M&A

From zero to hero: Endocyte’s little deal a year ago spurred a comeback capped by $2.1B Novartis buyout

A year ago, with its stock in the toilet after its lead drug flopped in Phase III, forcing a restructuring, new Endocyte CEO Mike Sherman said everything you would expect a biotech chief to say after completing a small licensing deal for a new lead drug. The $12 million upfront deal with ABX was transformational, he boasted to reporters. It was a blockbuster headed to a multibillion dollar market. 

Mike Sherman

Everything was great. (Yeah, sure.)

But Sherman proved to skeptics today that he was right to be optimistic about big things to come.

Thursday morning Novartis stepped in and bought the company for $2.1 billion just so it could get its hands on that drug. That’s a modest-sized bolt-on for the likes of Novartis, but it’s the kind of blockbuster money that investors in little biotechs dream of.

Novartis is buying Endocyte $ECYT out for $24 a share, a 54% premium over Wednesday’s close. The price is 94% higher than it was just before their ABX deal closed last September.

The drug is Lu-PSMA-617, a radioisotope targeting prostate-specific membrane antigen, or PSMA, commonly found in metastatic prostate cancer. Endocyte hustled it straight into Phase III.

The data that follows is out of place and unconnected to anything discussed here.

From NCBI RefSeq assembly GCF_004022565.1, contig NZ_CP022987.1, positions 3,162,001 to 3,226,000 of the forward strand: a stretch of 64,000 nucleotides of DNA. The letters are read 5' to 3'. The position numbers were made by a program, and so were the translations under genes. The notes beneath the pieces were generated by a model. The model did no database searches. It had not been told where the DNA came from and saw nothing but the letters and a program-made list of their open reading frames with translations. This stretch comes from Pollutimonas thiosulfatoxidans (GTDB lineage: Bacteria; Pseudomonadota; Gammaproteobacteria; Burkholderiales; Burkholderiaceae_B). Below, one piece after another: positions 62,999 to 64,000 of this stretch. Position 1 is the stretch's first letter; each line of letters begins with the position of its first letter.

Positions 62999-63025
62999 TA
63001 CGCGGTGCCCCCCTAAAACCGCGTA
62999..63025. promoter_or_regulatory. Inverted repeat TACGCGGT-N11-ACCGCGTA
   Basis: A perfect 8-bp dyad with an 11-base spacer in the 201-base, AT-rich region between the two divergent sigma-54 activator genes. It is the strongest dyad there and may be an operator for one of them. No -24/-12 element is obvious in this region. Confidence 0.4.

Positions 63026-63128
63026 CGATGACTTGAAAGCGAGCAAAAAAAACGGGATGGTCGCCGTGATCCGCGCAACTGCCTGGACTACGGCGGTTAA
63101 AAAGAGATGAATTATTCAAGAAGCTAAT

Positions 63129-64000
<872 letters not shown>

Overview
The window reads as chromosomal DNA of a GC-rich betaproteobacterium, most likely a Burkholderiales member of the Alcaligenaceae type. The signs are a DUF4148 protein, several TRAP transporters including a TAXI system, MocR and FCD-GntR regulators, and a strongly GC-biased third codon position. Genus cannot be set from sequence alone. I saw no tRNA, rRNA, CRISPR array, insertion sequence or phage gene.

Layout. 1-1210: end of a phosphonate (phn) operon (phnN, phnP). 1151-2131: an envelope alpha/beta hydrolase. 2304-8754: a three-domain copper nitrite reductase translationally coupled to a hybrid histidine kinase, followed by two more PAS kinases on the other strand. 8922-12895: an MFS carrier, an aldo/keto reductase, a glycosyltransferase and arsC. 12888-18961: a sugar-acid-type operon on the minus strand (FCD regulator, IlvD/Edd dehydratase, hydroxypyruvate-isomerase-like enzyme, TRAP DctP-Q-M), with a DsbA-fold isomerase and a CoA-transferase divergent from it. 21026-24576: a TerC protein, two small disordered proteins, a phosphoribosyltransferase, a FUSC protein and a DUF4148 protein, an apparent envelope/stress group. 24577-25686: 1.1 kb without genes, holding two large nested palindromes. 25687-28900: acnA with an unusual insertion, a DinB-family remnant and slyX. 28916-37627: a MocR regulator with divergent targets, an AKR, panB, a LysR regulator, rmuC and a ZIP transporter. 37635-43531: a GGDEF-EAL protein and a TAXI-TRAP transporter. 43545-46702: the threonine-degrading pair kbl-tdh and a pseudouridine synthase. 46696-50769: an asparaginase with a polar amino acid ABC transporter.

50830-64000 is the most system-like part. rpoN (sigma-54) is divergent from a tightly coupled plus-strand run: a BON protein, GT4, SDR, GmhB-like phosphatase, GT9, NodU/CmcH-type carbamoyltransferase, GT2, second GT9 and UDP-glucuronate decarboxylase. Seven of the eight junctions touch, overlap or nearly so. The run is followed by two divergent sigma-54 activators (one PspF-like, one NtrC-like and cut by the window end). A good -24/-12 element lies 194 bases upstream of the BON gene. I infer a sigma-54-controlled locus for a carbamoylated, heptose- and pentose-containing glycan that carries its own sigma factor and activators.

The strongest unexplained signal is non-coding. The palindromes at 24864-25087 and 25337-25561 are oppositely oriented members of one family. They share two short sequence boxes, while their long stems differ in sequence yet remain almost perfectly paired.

Liz Barrett

The seeds of this buyout go back to just a few weeks after Endocyte did its licensing deal. Novartis bought out France’s Advanced Accelerator Applications in late October, 2017, for $3.9 billion. That acquisition gave the pharma giant Lutathera and its platform tech on radiopharmaceuticals. 

This new deal gives Novartis a late-stage asset at an economical price for its new group, falling into its sweet spot of a $2 billion to $5 billion snap-on deal.

They’re buying a drug that registered a progression-free survival rate of 7.6 months among PSMA-positive patients, with one cohort hitting an overall survival rate of 13.5 months — all statistically significant. A few weeks ago an obliging FDA OK’d radiographic progression-free survival as an alternative primary endpoint to OS in the Phase III trial.

Liz Barrett, Novartis’ oncology chief, did the honors in heralding the deal.

Today’s announcement about the proposed acquisition of Endocyte builds on our growing capability in radiopharmaceuticals, which is expected to be an increasingly important treatment option for patients and a key growth driver for our business. We are also excited about the opportunity to break into the prostate cancer arena with a near-term product that has the potential to make a meaningful impact for patients in great need of more options.


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